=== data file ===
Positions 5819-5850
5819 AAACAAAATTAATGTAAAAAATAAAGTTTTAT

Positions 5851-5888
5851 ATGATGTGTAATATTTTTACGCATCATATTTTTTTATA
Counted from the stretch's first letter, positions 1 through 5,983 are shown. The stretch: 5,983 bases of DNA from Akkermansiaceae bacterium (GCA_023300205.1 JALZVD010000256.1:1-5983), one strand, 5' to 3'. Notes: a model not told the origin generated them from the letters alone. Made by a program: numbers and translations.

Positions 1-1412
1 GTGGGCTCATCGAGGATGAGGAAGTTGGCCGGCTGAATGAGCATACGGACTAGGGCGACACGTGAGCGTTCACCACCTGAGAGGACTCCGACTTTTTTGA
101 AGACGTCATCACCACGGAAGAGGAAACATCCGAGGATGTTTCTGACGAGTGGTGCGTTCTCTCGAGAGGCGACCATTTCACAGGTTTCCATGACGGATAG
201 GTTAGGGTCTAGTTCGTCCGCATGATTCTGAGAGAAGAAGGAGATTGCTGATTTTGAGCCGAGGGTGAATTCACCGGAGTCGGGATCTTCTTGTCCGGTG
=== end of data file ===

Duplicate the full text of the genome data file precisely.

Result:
Positions 5819-5850
5819 AAACAAAATTAATGTAAAAAATAAAGTTTTAT

Positions 5851-5888
5851 ATGATGTGTAATATTTTTACGCATCATATTTTTTTATA
Counted from the stretch's first letter, positions 1 through 5,983 are shown. The stretch: 5,983 bases of DNA from Akkermansiaceae bacterium (GCA_023300205.1 JALZVD010000256.1:1-5983), one strand, 5' to 3'. Notes: a model not told the origin generated them from the letters alone. Made by a program: numbers and translations.

Positions 1-1412
1 GTGGGCTCATCGAGGATGAGGAAGTTGGCCGGCTGAATGAGCATACGGACTAGGGCGACACGTGAGCGTTCACCACCTGAGAGGACTCCGACTTTTTTGA
101 AGACGTCATCACCACGGAAGAGGAAACATCCGAGGATGTTTCTGACGAGTGGTGCGTTCTCTCGAGAGGCGACCATTTCACAGGTTTCCATGACGGATAG
201 GTTAGGGTCTAGTTCGTCCGCATGATTCTGAGAGAAGAAGGAGATTGCTGATTTTGAGCCGAGGGTGAATTCACCGGAGTCGGGATCTTCTTGTCCGGTG